We recently hosted a webinar on Track SEO for Video, presented by Matt Bailey, Digital Marketing faculty member at Simplilearn. Matt Bailey is the founder and president of SiteLogic Marketing. He's also the Digital Marketing Instructor for the Direct Marketing Association in New York City and an instructor for the OMCP (Online Marketing Certified Professional) Program. Matt is the author of "Internet Marketing: An Hour A Day," "Wired To Be Wowed," and "Teach An Old Dog New Tricks."
In this SEO for video webinar, Matt discussed what factors make your video stand out in YouTube searches and recommendations. He then went into actions you can take to improve the number of views and clicks your videos generate.
SEO for Video: Similarities and Differences with SEO for Websites
YouTube's got over a billion users. It makes up about a third of the Internet, so it's a fantastic opportunity to reach many different people in many different languages across the world. It's vital to employ search engine optimization techniques for video.
Here's why search engine optimization for video is very similar to SEO for websites. First, it is still dependent upon keywords, just like optimizing your website. The more you understand keywords, what people are searching for, and the content they want to see, the better you'll be able to employ that in your video.
That goes into your content planning. If you know what people want to see, it'll help you develop content for them and to optimize your existing content.
Second, you use popularity metrics to optimize your videos. Just as you utilize metrics and analytics to optimize your pages based on the feedback of who's clicking, what they see, and what they do, similarly you use those tools to measure your video's audience and their behaviour.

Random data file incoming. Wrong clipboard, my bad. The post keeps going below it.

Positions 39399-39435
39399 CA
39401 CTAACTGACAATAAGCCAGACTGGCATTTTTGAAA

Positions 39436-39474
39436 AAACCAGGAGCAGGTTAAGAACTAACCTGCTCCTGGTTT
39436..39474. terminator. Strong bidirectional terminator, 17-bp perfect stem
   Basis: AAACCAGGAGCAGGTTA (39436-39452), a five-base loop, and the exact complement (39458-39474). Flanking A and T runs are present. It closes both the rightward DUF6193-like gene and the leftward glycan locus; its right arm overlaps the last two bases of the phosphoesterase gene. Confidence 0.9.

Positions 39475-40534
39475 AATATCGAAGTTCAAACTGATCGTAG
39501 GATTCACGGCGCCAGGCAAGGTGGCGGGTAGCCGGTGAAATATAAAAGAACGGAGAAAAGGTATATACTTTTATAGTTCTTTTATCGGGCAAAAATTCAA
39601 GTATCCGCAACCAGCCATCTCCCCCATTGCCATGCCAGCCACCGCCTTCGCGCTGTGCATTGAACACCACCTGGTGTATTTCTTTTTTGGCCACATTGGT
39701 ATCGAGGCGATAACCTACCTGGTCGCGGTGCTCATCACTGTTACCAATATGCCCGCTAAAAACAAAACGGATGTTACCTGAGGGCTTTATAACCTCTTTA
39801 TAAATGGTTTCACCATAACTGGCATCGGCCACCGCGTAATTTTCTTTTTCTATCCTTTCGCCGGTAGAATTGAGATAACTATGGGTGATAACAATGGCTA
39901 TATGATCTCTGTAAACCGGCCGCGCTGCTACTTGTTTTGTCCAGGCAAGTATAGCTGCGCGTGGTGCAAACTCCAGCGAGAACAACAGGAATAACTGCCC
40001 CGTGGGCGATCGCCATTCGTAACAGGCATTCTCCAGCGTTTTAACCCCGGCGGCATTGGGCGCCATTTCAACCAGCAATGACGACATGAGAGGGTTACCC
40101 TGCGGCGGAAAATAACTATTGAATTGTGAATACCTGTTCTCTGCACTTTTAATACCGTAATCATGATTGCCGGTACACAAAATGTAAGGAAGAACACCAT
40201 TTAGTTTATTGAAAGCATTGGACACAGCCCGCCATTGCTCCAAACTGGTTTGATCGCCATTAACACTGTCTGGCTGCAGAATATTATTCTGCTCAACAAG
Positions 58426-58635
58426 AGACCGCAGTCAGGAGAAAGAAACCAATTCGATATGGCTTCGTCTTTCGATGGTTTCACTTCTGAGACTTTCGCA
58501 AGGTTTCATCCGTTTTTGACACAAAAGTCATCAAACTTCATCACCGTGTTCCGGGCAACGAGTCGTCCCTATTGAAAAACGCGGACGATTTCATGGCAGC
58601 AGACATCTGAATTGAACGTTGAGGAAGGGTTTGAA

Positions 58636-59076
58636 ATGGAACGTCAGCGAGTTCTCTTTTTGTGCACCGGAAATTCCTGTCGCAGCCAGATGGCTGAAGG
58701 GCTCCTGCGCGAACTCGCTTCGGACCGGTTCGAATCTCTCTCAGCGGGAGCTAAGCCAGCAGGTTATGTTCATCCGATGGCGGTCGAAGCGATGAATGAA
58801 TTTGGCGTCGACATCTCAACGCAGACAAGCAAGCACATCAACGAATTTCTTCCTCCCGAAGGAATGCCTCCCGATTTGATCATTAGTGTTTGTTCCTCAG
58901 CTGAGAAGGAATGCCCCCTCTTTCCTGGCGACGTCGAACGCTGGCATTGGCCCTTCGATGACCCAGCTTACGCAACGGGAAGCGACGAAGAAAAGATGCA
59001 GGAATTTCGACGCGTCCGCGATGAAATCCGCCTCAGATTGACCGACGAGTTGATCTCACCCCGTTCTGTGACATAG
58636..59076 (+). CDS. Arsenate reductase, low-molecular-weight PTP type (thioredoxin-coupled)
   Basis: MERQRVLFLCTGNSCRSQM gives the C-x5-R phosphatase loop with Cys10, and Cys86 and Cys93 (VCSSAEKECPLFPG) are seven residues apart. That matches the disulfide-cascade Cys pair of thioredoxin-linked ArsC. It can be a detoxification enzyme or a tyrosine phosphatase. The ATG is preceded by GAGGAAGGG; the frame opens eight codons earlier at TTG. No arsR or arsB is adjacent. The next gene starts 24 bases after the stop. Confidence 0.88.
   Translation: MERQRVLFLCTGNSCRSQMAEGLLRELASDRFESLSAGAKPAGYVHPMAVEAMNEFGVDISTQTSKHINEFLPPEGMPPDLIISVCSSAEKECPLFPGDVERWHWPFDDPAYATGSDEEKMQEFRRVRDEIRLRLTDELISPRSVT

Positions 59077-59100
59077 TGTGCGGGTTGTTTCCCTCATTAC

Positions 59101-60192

Third, when we look at the snippet of information in a Google search result for a web page, there's a title, a headline, the URL, and a little description of the page. For a video search result, there's an image: that one difference changes everything.
Keywords are a Key to Improve SEO for Videos
It starts with keyword research. Go back to keyword research that you've already done in search engine optimization for your website. Look at what people are searching for, what problems they are trying to solve.
YouTube is a primarily personality-driven medium. Whereas on your website it's main text and still images, on video people can hear and watch, and you've got all of that additional sensory input to how you answer a question compared to just text.
In your keyword research, start organizing keywords. Look at all the keywords related to your video's context and begin to develop content themes. This is very similar to what you do for a website: develop content themes and a hierarchy and create pages based on those. However, in the video, these will develop into category headings that you'll be publishing your videos under.
This is where you utilize the longtail keywords. Longtail keywords are those extended search expressions where people utilize four, five, or six-word phrases to describe a problem or the specific information that they want to see. That is a lot of what does well on YouTube, and the better you describe your video, the more visibility it will have.